Every week, it seems I receive an email advertising the sale of another feedyard. Of course, over-capacity in the feeding industry, the heavy loss of equity, and the promise of continuing tight cattle supplies are all contributing factors. But feeding seems to be shrinking in the Southern Plains and treading water farther north.
Experts have speculated for quite some time now that our industry would see a shift in cattle feeding away from the Southern Plains and back toward the Corn Belt where the sector began. As they say, “cattle follow the feed and feed follows the water.” In this case, ethanol byproducts are the feed, which make for a more favorable basis in feed costs, and the Ogallala Aquifer is the water.
But it looked like the experts might be proven wrong, as poorer access to packing capacity, environmental concerns, corporate farming laws, etc., seemed to hinder a shift of feeding capacity toward the north. However, the removal of excess feeding capacity currently underway is fairly one-sided. Thus, the feeding capacity in the Corn Belt may gain sector share by merely staying the same, while feeding in the Southern Plains contracts.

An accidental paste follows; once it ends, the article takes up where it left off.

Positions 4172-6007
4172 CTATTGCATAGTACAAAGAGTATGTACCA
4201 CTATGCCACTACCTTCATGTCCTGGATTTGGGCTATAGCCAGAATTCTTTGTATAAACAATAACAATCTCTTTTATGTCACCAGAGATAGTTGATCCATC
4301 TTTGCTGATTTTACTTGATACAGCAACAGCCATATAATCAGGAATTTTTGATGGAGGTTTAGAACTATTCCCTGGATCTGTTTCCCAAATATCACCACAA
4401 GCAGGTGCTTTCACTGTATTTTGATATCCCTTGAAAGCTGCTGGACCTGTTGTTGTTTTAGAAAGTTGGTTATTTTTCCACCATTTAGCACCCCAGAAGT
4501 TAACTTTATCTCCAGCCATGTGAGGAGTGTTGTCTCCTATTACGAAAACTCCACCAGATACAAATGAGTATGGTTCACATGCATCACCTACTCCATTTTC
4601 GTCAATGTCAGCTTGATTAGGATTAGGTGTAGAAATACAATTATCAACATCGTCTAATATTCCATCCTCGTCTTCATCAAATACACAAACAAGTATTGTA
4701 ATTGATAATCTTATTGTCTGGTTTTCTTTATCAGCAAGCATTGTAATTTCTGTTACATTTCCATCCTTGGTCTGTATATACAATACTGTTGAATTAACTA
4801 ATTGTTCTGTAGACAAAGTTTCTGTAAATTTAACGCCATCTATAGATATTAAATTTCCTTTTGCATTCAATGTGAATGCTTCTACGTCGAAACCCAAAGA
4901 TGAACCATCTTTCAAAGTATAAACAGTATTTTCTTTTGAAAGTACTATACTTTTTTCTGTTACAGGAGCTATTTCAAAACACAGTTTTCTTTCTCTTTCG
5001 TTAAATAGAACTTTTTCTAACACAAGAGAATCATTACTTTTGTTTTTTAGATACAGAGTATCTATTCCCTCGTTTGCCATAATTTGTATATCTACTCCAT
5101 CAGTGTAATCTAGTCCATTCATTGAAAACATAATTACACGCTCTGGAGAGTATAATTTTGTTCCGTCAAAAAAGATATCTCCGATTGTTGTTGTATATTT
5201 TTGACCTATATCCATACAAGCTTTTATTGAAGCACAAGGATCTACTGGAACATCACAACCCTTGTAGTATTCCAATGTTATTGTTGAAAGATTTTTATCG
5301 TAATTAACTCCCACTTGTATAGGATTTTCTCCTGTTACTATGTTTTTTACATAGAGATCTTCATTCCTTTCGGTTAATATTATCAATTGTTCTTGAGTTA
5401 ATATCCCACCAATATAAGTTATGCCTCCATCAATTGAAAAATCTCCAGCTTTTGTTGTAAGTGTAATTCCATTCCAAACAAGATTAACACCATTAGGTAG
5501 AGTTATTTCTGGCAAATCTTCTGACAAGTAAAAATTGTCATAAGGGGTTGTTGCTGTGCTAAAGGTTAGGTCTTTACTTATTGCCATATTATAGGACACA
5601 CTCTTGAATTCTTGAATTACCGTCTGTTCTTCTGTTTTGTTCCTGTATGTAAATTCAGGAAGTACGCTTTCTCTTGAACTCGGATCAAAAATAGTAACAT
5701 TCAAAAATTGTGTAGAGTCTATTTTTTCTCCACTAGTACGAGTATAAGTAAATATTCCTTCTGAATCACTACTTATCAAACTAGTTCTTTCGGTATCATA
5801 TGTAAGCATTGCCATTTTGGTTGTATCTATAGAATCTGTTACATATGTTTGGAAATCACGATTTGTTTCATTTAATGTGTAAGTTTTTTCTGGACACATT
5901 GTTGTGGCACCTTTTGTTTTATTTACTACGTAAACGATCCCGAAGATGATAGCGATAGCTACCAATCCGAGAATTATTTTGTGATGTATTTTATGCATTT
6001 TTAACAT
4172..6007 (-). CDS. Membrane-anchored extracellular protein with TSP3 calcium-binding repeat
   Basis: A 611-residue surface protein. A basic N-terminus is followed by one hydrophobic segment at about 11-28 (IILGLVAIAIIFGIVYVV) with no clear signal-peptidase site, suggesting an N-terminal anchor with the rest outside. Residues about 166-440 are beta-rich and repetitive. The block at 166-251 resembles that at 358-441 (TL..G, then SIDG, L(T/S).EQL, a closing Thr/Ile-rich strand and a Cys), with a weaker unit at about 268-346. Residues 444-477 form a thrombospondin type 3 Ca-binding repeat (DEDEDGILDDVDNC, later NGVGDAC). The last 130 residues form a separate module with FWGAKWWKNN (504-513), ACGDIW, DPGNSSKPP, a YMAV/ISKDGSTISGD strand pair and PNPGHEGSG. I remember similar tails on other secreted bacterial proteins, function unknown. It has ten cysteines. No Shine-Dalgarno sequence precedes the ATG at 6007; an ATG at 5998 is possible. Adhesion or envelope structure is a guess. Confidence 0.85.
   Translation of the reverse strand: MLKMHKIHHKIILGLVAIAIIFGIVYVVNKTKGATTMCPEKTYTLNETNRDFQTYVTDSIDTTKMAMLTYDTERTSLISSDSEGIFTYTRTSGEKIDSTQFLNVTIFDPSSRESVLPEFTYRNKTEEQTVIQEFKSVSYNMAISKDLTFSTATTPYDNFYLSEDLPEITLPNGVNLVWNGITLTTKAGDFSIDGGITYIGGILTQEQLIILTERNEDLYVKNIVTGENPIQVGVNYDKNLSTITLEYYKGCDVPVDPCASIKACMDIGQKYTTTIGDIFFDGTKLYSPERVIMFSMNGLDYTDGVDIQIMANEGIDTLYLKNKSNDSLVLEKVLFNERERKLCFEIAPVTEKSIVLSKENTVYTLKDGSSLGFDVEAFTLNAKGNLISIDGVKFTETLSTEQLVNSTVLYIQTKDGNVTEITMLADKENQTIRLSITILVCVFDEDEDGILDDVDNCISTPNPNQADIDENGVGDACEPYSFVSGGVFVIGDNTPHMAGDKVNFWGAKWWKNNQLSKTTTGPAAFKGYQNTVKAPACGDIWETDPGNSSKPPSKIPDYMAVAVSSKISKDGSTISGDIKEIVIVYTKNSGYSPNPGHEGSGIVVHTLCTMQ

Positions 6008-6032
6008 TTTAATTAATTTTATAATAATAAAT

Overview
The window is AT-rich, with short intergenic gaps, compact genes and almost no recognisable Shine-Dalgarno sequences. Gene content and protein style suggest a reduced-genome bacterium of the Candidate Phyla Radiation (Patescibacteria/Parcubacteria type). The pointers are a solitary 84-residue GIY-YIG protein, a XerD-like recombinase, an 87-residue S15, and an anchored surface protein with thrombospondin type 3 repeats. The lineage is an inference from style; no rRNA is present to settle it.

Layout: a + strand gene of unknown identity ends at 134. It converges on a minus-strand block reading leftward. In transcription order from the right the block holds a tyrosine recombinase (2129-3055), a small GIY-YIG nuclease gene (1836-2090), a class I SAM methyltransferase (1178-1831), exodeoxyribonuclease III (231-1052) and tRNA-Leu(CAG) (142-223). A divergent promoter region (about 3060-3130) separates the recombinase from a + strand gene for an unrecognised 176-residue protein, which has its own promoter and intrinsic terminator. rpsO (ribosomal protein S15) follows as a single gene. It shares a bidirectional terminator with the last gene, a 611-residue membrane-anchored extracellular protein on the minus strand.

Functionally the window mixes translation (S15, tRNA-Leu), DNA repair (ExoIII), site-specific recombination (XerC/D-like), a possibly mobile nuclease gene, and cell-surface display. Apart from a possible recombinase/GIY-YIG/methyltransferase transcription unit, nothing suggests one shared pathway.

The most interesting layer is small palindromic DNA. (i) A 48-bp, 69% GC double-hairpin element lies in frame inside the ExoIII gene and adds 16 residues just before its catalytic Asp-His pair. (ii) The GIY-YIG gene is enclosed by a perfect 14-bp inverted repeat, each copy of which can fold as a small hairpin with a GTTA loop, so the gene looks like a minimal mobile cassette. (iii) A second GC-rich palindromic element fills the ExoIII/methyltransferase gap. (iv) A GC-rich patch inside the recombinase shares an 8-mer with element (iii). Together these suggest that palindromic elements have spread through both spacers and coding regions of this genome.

The regulatory environment in the Corn Belt was supposed to be unfavorable to CAFOs (confined animal feeding operations). Ironically, however, we’re seeing government actually subsidize new cattle feeding barns in the Corn Belt, and these subsidies are as much as 25% or more of the cost of the facilities.
The subsidies were created to make possible a transfer from non-permitted yards to permitted ones, but it’s interesting that we are seeing subsidized feeding barns being built at costs that usually exceed $1,000/head. At the same time, we are seeing existing feedyards being offered for sale at a tenth of the cost.
Is it the subsidies, or is there that much difference in variable costs that is responsible for the move north? Will packing capacity begin to shift, too? Those are some of the interesting questions revolving around the cattle feeding business today.
Meanwhile, what were smaller finishing yards are actually being converted to backgrounding yards, heifer development facilities, or simply part-time feeding facilities for larger cow-calf operations. Certainly, the drought increased demand for such enterprises from the cow-calf side. Unlike the cow-calf side of the business, where fixed costs overwhelm the economic model, in the feeding business, it is the variation in variable costs that dominates.
Initially, the decline in capacity was centered in the small farmer-feeder segment; today, it’s moved into the large-to-midsize feeding yards. It’s a trend that bears watching.
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